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Beulah's Story This work has been published in the Teen Ink monthly print magazine.

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Beulah Corum was 90 years old and dying of lung cancer when I met her. Her sparse cotton-white hair was meticulously curled, and her lips were painted red. She wore huge bifocals that went down past her eyes, making her look bug-like. Her arms were folded across her chest, and she wore a pink sweater with tan trousers. It was burning hot outside, and the nursing home did not believe in very much air conditioning. I remember my blue volunteer polo stuck to my back and my hair looked like ten hairdryers had hit it all at once.

I sat down on her loveseat and crossed my legs. As my foot bobbed up and down nervously, I asked her how she was doing. “I sat at lunch for an hour before my food came. I'm ready to get out of this place.” Her apartment reflected that feeling, with its sparse decoration. I couldn't see a single personal item anywhere. The only thing that made it different from the rest was the huge plastic breathing mask tucked under the television cabinet. She caught me staring at it and explained the treatments she had to undergo to fight the cancer. I put the mask into the cabinet, out of sight.

The next time I came to see her I brought a journal and a pen. I said, “So, start at the beginning.” She took a sip of water and began talking.

Words flowed and wrapped around each other, weaving pictures. I could suddenly see a three-year-old in a hospital bed. Tubes snaked from the girl's left arm, and a younger Beulah clung to her right. A machine screamed the death. I watched the tears flooding the creases of Beulah's cheeks. We were both quiet for a long time.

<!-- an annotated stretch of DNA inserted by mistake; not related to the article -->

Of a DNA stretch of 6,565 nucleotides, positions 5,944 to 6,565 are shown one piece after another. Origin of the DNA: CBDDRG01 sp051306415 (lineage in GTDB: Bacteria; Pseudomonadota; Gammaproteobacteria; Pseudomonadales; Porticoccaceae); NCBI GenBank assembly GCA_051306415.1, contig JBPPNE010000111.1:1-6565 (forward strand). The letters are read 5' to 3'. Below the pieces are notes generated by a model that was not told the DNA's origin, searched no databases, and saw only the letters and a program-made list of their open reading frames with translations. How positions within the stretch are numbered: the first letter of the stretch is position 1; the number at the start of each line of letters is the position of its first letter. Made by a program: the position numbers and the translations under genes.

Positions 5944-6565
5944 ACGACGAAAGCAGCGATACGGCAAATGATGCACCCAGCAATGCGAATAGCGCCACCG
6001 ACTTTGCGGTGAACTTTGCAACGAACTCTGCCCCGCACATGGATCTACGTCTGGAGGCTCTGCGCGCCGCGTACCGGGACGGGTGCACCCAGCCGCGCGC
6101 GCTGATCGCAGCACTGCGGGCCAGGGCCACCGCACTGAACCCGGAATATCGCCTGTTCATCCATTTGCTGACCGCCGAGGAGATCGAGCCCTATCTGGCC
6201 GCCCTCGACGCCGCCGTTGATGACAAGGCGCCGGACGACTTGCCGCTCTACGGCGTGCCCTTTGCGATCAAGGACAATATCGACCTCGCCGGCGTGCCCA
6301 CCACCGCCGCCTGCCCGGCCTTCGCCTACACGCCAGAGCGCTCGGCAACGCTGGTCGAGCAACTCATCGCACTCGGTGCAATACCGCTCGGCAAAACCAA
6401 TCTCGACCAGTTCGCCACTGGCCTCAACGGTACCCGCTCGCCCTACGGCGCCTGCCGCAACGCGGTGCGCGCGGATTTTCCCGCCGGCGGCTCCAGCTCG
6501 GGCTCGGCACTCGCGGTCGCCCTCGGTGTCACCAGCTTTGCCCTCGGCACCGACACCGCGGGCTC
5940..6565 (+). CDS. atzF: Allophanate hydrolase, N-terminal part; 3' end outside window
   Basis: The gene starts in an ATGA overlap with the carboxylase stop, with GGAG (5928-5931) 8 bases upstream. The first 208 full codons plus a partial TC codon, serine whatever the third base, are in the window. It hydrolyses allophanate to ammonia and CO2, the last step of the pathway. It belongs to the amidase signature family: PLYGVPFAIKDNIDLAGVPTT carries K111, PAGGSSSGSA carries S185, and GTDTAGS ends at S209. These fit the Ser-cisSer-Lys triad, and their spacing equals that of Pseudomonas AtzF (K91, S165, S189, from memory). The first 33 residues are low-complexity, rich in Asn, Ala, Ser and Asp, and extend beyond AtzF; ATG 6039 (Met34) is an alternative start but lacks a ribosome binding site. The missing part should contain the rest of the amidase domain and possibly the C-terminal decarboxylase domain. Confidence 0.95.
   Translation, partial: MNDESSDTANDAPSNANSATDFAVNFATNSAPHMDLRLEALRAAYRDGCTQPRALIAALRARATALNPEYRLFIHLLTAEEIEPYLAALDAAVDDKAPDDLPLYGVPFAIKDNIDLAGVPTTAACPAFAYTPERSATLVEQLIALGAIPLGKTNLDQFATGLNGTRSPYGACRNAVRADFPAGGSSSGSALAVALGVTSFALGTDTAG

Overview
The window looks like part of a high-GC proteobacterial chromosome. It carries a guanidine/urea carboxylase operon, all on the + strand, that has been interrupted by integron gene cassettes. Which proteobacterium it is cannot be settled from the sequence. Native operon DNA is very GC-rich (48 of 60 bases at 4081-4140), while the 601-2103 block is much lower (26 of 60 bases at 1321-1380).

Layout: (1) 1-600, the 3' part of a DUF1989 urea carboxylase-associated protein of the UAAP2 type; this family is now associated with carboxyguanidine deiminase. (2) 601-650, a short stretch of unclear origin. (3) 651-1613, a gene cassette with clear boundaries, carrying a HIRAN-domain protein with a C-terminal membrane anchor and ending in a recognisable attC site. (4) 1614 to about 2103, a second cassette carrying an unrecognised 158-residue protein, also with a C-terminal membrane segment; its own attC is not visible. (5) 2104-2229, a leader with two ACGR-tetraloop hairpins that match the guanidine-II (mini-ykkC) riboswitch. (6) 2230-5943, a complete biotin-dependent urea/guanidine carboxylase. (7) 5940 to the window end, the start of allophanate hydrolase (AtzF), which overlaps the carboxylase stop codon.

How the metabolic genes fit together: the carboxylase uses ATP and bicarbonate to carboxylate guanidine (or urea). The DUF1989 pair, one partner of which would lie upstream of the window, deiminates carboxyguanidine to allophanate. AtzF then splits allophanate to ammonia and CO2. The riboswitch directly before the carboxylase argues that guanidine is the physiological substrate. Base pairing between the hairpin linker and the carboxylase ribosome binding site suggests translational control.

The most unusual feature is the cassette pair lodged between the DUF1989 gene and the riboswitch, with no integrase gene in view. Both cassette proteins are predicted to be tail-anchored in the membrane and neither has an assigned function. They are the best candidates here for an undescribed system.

I visited Beulah many times over the next eight weeks. Each time, she would talk and I would listen. She gave me piles and piles of memories, some with more weight than others, and I complied them all into a scrapbook and typed her biography. She held my hand and smiled when I presented it to her.

I know that what I did for Beulah would fall under the category of community service. And yet when I tell people what I did that summer, no one seems to understand the gift she gave me in return. I was able to see a life laid out from beginning to end. I learned that a single event can melt and spread its colors onto every moment thereafter. She taught me to step carefully when needed and to leap high when not. Best of all, she was my friend.

This work has been published in the Teen Ink monthly print magazine. This piece has been published in Teen Ink’s monthly print magazine.




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